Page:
Do you sleep when baby sleeps, or clean the house instead?

Posted Wednesday 18th December 2013   By Ericka Waller

When I had Thing-One, the hospital midwife told me to ‘sleep when the baby sleeps‘. I ignored her. I’ve always believed that I know best.

She said ‘don’t worry about the state of the house’. I nodded in response, whilst thinking ‘That’s all well and good, but it won’t buy the baby a new bonnet.”

I frantically cleaned before each visitor came to see my baby. In the evenings I went running, desperate to lose the marks of motherhood that clung stubbornly to my thighs.

When my babies slept, I scrubbed dining tables and polished wooden floors. I painted garden fences and swept up leaves. I was a little dynamo that did not stop.

I made my life as hard for myself as possible. I said yes to everything that meant even more work for me. I did not read books, or turn on the TV.

Evenings were for more cleaning and tidying. Weekends were for sorting out cupboards and exercise. 

I ran myself into the ground.

And then my feet stopped working.

All that pushing, all that cleaning, all that stress took it’s toll. I woke up one morning unable to get out of bed. The diagnosis was Rheumatoid Arthritis, a chronic auto-immune disease with no cure.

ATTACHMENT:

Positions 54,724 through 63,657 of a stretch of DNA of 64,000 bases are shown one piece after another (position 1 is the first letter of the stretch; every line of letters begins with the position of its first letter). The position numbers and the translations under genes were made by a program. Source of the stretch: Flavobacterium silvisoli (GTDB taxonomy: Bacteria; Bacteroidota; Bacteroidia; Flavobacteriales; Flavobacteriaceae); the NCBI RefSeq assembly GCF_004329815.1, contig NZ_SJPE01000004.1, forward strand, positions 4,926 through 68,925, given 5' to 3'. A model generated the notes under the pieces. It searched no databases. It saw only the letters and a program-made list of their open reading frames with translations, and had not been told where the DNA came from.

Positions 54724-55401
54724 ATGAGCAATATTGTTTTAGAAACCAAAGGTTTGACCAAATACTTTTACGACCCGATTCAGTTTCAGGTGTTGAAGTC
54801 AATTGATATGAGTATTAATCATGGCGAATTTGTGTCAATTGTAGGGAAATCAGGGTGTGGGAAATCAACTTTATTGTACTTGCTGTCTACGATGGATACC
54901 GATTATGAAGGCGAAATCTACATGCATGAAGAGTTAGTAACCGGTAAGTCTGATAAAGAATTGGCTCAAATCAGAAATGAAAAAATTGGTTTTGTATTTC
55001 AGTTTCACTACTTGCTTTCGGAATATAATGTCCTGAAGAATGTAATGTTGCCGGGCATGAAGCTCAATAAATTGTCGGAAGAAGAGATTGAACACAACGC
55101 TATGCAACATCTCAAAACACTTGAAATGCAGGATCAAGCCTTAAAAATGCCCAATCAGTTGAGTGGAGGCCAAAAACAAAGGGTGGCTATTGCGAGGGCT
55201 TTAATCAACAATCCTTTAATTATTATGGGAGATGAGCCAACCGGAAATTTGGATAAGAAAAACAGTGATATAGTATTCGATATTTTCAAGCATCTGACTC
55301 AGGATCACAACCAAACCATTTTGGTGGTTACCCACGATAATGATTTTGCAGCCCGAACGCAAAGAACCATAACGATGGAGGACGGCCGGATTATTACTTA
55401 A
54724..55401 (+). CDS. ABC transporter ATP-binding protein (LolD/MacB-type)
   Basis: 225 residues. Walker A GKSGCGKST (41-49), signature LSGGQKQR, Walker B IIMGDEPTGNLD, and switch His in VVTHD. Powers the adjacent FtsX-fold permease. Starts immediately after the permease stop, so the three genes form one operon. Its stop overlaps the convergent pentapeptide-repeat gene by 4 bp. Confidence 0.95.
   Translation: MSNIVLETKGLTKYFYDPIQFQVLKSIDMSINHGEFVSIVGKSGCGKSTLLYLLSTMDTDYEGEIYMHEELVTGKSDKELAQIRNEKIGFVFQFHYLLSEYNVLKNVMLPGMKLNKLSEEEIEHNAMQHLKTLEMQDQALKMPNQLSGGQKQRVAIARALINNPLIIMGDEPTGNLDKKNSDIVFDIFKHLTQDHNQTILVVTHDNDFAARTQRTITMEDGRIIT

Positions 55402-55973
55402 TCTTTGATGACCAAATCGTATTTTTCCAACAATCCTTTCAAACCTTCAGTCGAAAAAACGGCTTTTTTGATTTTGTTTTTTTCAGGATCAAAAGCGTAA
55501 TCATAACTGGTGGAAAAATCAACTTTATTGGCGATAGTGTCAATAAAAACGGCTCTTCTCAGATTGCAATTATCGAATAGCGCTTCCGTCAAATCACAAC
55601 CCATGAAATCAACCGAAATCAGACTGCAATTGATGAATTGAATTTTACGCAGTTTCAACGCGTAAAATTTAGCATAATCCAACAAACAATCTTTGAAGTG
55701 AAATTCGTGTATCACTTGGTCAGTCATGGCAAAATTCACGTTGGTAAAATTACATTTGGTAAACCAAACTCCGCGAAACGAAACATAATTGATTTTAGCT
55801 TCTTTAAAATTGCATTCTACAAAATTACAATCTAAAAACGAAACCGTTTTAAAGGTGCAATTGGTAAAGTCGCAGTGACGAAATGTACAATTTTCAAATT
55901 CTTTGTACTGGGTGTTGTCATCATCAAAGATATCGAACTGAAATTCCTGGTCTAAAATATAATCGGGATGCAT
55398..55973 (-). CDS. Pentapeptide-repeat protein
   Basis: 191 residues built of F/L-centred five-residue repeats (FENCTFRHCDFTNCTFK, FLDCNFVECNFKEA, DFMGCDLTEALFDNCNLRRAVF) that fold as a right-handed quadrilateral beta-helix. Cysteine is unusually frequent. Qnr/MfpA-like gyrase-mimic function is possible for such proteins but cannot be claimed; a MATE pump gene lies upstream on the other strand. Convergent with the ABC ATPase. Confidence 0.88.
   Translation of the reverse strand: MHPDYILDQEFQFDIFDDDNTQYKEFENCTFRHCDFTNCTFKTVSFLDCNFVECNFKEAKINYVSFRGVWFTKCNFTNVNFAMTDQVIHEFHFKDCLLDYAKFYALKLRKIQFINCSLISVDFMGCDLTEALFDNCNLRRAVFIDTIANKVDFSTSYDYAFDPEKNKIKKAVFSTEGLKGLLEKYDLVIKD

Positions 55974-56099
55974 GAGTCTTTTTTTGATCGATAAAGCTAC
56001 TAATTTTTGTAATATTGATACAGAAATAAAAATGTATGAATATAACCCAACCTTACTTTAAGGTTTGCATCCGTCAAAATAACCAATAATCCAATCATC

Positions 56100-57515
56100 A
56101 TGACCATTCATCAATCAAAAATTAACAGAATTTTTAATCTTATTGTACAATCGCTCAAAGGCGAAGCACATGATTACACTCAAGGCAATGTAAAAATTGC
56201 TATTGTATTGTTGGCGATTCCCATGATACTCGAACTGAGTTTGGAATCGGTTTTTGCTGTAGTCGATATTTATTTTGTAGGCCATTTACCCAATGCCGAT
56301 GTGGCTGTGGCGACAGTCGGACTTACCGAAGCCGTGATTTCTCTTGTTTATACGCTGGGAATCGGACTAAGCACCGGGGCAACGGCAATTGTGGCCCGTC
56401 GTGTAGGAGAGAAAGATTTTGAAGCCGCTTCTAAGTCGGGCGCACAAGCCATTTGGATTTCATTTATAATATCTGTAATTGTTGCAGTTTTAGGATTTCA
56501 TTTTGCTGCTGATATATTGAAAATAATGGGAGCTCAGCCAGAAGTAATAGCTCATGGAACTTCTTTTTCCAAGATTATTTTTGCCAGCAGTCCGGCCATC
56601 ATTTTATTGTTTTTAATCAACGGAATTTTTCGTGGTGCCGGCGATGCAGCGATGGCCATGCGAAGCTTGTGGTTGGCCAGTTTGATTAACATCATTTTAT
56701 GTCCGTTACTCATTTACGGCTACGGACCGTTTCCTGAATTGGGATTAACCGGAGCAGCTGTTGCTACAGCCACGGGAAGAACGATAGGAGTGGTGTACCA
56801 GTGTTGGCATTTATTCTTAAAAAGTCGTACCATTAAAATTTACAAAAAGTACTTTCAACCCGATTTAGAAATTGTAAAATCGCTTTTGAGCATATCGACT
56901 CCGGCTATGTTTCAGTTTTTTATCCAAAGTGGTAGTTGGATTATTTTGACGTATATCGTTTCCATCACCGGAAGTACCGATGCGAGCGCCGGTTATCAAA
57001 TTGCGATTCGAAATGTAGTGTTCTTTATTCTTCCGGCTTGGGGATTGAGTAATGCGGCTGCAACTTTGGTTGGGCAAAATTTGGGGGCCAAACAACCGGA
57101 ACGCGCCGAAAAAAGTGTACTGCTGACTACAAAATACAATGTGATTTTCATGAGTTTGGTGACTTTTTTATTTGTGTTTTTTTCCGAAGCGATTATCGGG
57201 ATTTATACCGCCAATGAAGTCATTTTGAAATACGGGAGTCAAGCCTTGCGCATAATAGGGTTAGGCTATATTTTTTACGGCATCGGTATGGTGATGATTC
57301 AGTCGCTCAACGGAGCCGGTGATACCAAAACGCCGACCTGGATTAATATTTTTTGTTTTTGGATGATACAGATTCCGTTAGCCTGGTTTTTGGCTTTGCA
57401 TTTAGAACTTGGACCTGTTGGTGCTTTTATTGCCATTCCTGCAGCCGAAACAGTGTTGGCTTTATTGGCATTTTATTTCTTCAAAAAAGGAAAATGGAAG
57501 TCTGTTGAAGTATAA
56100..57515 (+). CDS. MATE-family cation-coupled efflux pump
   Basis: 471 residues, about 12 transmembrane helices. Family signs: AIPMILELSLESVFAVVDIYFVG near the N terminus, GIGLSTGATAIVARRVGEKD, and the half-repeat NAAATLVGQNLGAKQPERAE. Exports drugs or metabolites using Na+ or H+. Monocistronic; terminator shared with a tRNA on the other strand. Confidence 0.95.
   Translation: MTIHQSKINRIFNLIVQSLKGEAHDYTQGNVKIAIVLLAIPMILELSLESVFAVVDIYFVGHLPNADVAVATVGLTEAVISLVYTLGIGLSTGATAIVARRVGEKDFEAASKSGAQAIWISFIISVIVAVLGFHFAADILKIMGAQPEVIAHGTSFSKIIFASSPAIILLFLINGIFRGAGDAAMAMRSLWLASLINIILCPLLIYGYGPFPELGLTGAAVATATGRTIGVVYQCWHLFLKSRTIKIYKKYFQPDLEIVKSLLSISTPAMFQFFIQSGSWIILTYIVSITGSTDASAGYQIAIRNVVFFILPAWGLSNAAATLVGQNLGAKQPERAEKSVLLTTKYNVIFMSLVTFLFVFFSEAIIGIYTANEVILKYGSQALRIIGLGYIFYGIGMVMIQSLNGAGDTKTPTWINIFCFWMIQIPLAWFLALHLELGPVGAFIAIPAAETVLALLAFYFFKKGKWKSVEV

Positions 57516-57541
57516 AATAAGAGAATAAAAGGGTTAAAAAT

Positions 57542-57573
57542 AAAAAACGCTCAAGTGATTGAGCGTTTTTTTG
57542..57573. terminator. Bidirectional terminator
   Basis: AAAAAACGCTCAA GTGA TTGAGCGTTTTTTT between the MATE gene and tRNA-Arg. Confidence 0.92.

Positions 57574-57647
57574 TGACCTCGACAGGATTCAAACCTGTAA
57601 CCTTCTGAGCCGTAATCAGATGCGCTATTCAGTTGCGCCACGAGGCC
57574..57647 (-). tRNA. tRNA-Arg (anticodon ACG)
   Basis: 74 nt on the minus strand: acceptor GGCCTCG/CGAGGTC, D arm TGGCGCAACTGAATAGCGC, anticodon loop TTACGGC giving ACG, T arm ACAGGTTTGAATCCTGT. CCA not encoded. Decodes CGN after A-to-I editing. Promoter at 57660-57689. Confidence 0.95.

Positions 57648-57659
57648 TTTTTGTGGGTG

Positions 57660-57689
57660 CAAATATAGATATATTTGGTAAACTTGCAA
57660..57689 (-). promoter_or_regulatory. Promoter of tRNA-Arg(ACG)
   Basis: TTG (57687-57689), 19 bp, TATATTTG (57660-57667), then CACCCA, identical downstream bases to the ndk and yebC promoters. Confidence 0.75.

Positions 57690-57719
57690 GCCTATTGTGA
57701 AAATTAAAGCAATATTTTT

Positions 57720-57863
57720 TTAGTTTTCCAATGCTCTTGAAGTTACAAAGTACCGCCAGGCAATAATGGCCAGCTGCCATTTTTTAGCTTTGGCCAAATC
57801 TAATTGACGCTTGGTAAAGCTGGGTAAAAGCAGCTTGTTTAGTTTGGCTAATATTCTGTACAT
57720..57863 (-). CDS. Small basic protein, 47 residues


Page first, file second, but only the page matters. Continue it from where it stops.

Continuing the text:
I have spent most of this year in bed. My children have spent most of this year with our childminder. My husband has spent most of this year working twelve-hour days to pay for our childminder, coming home to lift me into the bath and cook the dinner.

I realised soon after being confined to bed, that having a clean bathroom didn’t really matter. Nor did having a leaf-free garden.

All I wanted in those lonely hours, was my children. But they could not be there, because I could not look after them. All those years of lifting the hoover left me unable to lift my cup of tea, let alone my daughters.

Accepting my illness was pretty tough. I had to unlearn all the rules I had set for myself. I had to lean on people and ask for help. I cried in the long white corridors of the hospital I once gave birth in, for the girl I was before I got ill. The girl who never stopped.

I am writing this late today, because I went back to bed after the school run. I have not unloaded the dishwasher. The floor needs hoovering. But I am not going to waste the small energy I have on these things. I am going to save it for my babies, and kissing my husband.

You can read about my Rheumatoid Arthritis journey here.

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